A Bob Marshall Trail

Rumors flew about an old trail along the south side of the North Fork of Birch Creek, but nobody could see it.

They said Bob Marshall, the Grand Poobah of western forest recreation and wilderness long before it become politicized, blazed the trail, but maps from 50 years ago did not include it.

Overgrown brush and trees hid any sign of it. What could be a blaze on a tree to mark the trail might also be a scar from another falling tree.

This supposed trail was in our backyard. Our East Slope Back Country Horsemen club uses Swift Dam, the reservoir behind it and the trails surrounding it as our primary jumping-off point into the back country. We maintain the trail around the reservoir and host a day-long poker ride each year. We know that country like we know our children. Rumors of a clandestine route were an affront to our personal sense of back-country proficiency.

We accepted the challenge to solve this mystery.

We would find the trail and evaluate how much work it would take to clear it. It might take years to remove all the downed trees and repair all of the washouts, but we were committed to the long term.

Our president, Fred, dug up a map with the coordinates of the trail, but an irrigation pump repair job prevented him from riding along on this Journey of Discovery. In a volunteer organization, business still has to come first.

I didn’t expect to be able to go either. My daughter, Abby, and I just joined our friends for Sunday morning breakfast at Swift Dam then planned to finally clean house when we got back to the ranch.

But Marty had an extra horse and I’ll do just about anything to avoid cleaning house. So Marty, Bob and I saddled up with the map in hand to find Bob Marshall’s old trail.

The sun was warm, but not hot and wild flowers greeted us as we rode along – Indian paintbrush, violets and a version of hollyhocks perfumed the air.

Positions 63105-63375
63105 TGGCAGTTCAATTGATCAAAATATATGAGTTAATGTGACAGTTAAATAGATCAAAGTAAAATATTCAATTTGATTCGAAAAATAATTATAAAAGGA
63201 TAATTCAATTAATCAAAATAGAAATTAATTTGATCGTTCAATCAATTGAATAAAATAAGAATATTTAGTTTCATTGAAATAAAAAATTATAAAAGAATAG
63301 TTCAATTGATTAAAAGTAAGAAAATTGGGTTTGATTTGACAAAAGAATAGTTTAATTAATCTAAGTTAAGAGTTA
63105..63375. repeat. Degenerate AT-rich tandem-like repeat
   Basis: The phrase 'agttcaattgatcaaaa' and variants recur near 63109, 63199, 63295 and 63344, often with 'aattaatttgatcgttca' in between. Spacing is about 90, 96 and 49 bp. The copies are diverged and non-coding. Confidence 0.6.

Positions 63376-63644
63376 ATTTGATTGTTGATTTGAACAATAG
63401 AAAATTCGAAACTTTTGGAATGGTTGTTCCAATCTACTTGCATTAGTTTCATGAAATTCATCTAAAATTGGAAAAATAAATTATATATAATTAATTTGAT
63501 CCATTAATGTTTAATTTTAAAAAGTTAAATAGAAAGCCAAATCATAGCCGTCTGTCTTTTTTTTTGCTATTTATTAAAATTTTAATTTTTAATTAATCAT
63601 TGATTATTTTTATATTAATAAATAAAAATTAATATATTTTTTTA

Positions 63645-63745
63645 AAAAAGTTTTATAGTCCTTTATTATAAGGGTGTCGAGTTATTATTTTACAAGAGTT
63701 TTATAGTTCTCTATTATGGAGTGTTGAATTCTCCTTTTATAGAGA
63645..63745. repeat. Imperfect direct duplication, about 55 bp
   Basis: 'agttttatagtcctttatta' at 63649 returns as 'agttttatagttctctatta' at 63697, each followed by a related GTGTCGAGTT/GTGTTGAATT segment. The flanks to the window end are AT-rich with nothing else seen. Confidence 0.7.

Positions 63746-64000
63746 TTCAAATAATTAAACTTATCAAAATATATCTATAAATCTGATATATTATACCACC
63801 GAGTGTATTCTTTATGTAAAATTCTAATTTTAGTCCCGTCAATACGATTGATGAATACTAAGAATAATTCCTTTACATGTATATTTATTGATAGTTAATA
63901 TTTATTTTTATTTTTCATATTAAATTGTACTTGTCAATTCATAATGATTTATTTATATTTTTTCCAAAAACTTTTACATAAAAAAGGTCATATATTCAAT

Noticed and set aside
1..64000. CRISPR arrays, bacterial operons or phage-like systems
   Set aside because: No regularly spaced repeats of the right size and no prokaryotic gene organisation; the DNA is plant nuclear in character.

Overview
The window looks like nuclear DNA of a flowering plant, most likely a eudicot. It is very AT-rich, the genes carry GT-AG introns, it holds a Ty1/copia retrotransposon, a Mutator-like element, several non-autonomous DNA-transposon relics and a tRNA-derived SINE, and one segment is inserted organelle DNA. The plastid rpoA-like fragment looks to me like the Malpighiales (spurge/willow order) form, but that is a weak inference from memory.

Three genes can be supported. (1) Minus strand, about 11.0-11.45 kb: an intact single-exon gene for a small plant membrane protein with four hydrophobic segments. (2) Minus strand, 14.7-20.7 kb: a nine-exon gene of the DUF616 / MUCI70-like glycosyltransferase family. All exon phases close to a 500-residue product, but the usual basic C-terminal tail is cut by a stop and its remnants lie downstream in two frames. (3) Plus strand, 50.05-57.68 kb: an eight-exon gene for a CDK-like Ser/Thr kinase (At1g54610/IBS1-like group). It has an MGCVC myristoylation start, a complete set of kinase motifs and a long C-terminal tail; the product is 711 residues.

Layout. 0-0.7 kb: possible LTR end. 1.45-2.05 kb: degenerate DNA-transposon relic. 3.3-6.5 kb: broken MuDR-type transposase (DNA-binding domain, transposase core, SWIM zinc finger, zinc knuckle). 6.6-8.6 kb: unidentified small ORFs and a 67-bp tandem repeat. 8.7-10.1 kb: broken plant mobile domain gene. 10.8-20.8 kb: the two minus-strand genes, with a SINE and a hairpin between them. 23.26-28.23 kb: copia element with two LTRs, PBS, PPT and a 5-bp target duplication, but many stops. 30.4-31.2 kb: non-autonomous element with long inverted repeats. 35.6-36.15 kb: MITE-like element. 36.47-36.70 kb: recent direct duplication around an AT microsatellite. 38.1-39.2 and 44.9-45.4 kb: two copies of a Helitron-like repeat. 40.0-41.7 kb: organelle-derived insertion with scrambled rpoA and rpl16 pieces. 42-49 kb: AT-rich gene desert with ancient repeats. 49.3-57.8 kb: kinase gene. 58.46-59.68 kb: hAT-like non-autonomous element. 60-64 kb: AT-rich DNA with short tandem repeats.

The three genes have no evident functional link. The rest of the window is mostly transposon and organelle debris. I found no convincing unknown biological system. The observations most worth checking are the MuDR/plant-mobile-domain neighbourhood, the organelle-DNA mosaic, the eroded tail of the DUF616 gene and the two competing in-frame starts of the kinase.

Most of the Swift Dam trail is fairly easy – a good grade with a wide trail. But at one point, riders have to dive off a rocky point down into a canyon, cross the creek and ride up a steep trail through dark timber on a north-facing slope with lots of springs along the trail.

Well, it used to be dark timber.

Last year’s Strawberry Fire had burned hot, leaving vulnerable bare ground, so this spring’s snowmelt washed holes in the trail on that north-facing slope. Bob, Marty and other back country horsemen members had repaired three washouts along the trail in the rain the day before. Our horses’ feet sucked through the mud of their repairs.

But last year’s fire also gave us the clue we needed. With the timber burned out, we could look across the canyon of the North Fork and see a cut in the vegetation that just had to be the trail.

Bob’s GPS put us in the vicinity of the intersection.

Sure enough, we could see a faint trail heading west.

We piled a rock cairn to mark the juncture, then followed the narrow strip of bare ground winding its way through a wide swath in the trees. In all of these years, only a few trees had grown up near the trail. Now those were burned and dead.

The trail sidehilled through the brush and a couple of meadows to a flat wide creek crossing where it joined the trail to Badger Pass. No wonder Bob Marshall blazed this route. It is a much easier avenue for both pack strings and day riders.

We were surprise to find that it is in good shape. Only one spot needs a bit of shovel work and one log needs a chainsaw, then the trail will be ready for our Swift Dam Poker Ride on August 4. Come check it out. Bring your horse and a few snacks. We’ll have hamburgers and hot dogs ready at the campground when you get back. You won’t be disappointed.

Kristyn Rowland